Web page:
While these are not life-threatening on their own, it is wise to be wary of possible aspiration of stomach contents into the lungs. This can cause dangerous lung infections. The vomiting and the previously mentioned diarrhea can also cause dehydration and chemical imbalances in the body. Measures should be taken to ensure that the patient is well-hydrated and is okay after vomiting.
Solutions and Treatment
Trying to make it through withdrawal alone and without assistance can be incredibly hard. It can also become very dangerous for the patient if he or she ends up falling back on opioids in an attempt to dispel the symptoms of withdrawal. That’s when it becomes substance addiction and the patient will require immediate intervention.
When getting treatment for withdrawal, the patient may be given medication as well as counselling. But perhaps one of the most important pillars of treatment will be the personal support that the patient gets from friends and family, for they will be the ones that will help oversee recovery at home.
There are a variety of medications that may be prescribed to help with withdrawal. Methadone is one that helps relieve symptoms while also assisting with detox. It works as a good long-term medication for opioid dependence and can be decreased over time as the symptoms begin to subside. It can take a long while for symptoms to completely disappear, however. Sometimes, it takes years for methadone to bring a patient to full recovery.
Buprenorphine is another treatment for withdrawal and can even shorten the length of the detox process. This may also be used as a long-term medication for opioid dependence like methadone. When combined with another medication like Naloxone, it can help prevent dependence and misuse.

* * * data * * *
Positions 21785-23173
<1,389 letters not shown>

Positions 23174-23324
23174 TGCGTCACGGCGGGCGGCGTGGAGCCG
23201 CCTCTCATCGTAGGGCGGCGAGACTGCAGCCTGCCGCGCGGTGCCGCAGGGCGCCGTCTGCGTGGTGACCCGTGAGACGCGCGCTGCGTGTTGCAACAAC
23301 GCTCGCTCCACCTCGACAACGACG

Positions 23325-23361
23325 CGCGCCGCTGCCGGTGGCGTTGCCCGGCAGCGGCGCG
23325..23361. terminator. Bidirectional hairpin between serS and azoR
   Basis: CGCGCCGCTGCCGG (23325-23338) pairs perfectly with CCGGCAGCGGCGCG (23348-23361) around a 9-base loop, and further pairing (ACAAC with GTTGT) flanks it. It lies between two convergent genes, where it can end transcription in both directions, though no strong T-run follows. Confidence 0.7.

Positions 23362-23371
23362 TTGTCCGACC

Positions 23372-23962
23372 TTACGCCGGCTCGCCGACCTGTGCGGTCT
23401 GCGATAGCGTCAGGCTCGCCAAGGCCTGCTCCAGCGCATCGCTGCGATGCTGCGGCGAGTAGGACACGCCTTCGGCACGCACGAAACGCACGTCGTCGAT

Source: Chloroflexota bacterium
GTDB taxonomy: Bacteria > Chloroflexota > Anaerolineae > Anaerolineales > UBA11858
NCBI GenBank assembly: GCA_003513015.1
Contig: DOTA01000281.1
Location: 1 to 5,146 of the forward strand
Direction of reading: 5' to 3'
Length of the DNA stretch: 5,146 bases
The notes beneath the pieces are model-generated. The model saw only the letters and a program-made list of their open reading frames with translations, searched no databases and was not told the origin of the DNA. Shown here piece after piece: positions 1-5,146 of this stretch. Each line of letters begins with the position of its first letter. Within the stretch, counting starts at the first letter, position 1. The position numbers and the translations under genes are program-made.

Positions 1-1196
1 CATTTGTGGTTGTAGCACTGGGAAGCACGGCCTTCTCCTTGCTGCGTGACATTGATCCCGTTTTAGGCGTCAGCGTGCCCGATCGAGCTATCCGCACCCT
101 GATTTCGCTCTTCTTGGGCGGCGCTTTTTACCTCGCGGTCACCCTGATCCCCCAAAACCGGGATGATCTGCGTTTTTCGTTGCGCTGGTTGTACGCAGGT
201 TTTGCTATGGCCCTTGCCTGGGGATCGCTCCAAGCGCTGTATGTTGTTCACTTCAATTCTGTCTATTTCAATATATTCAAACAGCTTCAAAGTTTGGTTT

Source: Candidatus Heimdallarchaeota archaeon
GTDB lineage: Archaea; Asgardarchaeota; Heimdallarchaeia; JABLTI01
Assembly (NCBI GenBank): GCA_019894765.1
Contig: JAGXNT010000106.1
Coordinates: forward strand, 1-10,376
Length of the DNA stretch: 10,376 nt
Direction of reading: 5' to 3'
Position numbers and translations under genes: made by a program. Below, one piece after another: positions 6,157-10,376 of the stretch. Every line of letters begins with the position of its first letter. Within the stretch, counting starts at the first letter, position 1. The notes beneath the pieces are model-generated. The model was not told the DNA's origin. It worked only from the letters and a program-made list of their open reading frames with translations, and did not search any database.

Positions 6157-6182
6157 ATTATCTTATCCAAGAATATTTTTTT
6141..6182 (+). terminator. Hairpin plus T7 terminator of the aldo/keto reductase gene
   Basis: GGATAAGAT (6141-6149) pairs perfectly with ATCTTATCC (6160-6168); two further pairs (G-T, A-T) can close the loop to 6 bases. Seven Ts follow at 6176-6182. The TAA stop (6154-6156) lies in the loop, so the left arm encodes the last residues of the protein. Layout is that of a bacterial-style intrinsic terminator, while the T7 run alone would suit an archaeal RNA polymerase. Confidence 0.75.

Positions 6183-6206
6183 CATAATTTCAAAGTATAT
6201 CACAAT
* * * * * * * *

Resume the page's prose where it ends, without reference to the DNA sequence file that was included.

Clonidine helps fight the symptoms of anxiety, agitation, muscle aches, sweating, runny nose, and cramping. These are all symptoms that happen mostly in the early stages of withdrawal. It is important to note that this drug does not reduce any symptoms of cravings.
Naltrexone is used to help prevent relapse. Preventing relapse is just as important as recovery from withdrawal, as a person returning to opioid dependency or abuse can set that person back to square one.
There are various detox programs out there that can assist a patient in recovering from opioid use and withdrawal, such as the Waismann Method. Be sure to research into these programs before making a decision or suggesting one for you, a loved one, or a patient that’s going through this.
Whether this involves you, a loved one, or just someone you know, even after detox, other forms of long-term treatment may be needed to ensure that relapse does not happen. Support groups such as Narcotics Anonymous and Smart Recovery enable individuals to find meetings and gain the support of a community of others recovering or who have recovered. And of course, the best kind of support will be the support and encouragement that you can give to that person. Or if it’s yourself that’s recovering, the family and friends you choose to keep around you.